The countries most determined to do nothing about climate change brought the G8 process to an effective standstill in Japan this week - and somehow convinced mainstream media to celebrate the day.
In Canada, the two “national” newspapers posted laudatory headlines, with the Globe and Mail congratulating the government with “Harper Welcomes Bush Back into the Fold,” and the National Post announcing, “G8 Takes Next Step on Climate Change.”
Closer reading shows that the “next step” constitutes setting a 2050 greenhouse-gas-reduction target with no agreed start date and no demand for any signatory to take immediate action. No wonder the United States and Russia were happy to get back “on board.” They get to smile for the international cameras without actually lifting a finger at home.
In fact, the whole conference was little more than a complicated exercise in distraction. Rather than propose any kind of a reasonable policy for Canadian action, Canadian Prime Minister Stephen Harper continued to blame India and China for his refusal to stop runaway Canadian increases in CO2 production. Harper insists that carbon-fat Canadians shouldn't have to rein in their excesses until the impoverished and relatively bone-skinny Asian populations agree to go on a diet.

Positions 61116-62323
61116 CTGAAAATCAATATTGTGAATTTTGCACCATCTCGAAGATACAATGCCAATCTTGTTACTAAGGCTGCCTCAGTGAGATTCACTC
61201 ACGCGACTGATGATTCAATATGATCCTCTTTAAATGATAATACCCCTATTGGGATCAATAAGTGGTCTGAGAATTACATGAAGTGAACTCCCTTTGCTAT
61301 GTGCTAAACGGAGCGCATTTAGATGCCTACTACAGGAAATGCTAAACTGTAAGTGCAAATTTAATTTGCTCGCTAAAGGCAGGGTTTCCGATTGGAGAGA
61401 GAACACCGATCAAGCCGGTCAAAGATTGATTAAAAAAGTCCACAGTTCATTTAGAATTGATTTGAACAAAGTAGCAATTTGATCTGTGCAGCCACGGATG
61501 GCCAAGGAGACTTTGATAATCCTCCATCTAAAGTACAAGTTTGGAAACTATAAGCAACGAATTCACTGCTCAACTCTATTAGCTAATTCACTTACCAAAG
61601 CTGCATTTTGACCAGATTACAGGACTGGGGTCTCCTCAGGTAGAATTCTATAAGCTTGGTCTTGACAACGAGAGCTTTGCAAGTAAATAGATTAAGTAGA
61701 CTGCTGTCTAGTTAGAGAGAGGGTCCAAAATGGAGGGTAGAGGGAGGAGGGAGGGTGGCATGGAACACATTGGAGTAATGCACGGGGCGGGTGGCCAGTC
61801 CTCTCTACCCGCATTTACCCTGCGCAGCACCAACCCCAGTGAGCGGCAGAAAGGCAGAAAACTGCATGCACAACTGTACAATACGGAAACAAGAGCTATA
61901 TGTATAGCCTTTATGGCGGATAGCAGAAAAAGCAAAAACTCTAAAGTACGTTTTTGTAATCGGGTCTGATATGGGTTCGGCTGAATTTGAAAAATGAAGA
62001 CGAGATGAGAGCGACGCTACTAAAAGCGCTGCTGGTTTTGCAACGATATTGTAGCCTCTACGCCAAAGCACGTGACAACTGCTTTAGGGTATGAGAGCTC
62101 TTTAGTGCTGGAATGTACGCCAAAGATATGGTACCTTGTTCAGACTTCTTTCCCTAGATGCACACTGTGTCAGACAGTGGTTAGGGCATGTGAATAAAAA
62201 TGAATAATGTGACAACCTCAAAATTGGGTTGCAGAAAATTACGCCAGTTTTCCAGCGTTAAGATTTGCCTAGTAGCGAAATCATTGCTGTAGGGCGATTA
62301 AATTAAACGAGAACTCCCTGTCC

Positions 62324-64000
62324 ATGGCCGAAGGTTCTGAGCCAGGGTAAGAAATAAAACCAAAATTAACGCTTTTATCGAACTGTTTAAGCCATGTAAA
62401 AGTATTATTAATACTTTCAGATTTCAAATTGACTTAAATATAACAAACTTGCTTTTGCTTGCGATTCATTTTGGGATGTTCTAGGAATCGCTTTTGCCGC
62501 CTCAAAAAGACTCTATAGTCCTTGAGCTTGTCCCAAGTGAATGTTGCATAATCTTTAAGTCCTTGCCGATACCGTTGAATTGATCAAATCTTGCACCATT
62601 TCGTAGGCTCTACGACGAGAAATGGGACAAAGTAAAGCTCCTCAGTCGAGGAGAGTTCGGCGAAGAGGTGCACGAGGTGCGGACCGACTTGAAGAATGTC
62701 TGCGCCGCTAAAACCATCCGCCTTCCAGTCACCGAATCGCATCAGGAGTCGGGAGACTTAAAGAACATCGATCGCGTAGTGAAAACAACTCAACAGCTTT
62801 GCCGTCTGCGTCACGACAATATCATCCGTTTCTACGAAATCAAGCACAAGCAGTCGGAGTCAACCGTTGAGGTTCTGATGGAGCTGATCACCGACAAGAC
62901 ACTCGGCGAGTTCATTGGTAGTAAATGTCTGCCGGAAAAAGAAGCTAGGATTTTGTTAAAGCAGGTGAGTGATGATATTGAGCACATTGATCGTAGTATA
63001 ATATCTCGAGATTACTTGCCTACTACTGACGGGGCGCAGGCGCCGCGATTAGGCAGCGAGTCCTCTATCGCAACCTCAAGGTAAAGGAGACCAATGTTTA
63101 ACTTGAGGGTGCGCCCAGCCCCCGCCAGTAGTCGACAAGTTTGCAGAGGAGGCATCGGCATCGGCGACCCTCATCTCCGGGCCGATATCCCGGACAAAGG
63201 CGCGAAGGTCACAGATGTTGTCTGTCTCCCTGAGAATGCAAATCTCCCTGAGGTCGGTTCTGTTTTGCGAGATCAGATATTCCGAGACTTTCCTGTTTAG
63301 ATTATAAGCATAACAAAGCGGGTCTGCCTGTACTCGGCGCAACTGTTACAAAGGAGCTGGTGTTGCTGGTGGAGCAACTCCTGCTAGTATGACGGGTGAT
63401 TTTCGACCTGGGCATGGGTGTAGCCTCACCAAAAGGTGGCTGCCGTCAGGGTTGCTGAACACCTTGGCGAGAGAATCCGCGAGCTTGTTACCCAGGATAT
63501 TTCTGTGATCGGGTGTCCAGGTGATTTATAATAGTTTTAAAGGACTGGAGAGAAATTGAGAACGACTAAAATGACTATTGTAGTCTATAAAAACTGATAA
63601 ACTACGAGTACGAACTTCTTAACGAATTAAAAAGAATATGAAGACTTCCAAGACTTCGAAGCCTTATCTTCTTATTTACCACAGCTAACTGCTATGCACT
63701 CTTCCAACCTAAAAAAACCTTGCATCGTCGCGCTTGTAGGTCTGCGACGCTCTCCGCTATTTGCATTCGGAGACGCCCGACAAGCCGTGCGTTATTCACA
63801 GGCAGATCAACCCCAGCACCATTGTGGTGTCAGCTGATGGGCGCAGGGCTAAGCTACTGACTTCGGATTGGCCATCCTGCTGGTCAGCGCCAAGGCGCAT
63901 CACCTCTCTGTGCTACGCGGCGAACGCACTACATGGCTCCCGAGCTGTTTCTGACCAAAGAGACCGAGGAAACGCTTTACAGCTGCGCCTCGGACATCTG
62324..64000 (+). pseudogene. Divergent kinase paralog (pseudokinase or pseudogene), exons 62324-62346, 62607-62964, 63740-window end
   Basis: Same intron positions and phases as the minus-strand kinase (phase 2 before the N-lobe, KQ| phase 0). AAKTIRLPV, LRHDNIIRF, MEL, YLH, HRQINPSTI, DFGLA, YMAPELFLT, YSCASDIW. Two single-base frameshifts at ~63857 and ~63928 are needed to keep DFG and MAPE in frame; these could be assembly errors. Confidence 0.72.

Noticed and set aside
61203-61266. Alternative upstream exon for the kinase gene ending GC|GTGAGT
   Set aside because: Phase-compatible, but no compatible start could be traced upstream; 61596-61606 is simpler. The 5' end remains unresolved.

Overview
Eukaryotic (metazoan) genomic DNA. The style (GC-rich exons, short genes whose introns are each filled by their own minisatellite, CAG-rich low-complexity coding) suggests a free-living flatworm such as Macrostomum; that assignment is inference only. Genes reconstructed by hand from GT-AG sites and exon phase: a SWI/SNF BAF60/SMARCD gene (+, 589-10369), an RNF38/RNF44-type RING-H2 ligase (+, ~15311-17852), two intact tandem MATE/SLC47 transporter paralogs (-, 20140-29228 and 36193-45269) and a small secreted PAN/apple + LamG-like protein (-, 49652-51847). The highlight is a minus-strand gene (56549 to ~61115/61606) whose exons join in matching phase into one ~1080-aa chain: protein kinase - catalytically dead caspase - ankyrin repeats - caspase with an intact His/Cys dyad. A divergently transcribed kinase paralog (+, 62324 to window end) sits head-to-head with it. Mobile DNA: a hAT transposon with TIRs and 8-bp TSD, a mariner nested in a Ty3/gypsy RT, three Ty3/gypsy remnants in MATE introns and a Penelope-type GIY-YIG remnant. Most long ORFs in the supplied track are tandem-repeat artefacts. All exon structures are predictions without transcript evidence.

The G8 leaders also worked hard to deflect attention from their own failings by spending as much time as possible lecturing African leaders for not deposing corrupt Zimbabwean President Robert Mugabe. This hypocrisy is part of the pattern - it is political sleight of hand in which the world's richest club tries try to make voters look in the other direction in hopes that they won't notice that, on critical global policy problems like climate change and African injustice, G8 leaders have nothing up their sleeves.
Still, the most depressing part of all this is the willingness by so many in the media to parrot government spin rather than criticizing politicians for their intransigence.
For example, Keith Boag, chief political correspondent for CBC TV, told Yomiuri Online that the summit had reinforced things Canadian Prime Minister Stephen Harper had been saying about climate change since he took office. Noting that rising oil prices had suddenly got everyone's attention, Boag suggested, “It's now clear for everyone to see why it's so difficult to reach an agreement on climate change.”
(Actually, it hasn't been “so difficult” in Europe or, recently, in Australia. It took only a responsible policy reaction to a pressing global environmental crisis.)
But Boag goes on, as if applying for a job as Stephen Harper's next press aide:
“[The Canadian government] probably feels that the [G8] agreements [on climate change] are not only something that they can support but that they were ahead of, and will not require them to change their own policies,” he said.
In Canada, at least, selfish irresponsibility appears to be a political strategy with real staying power.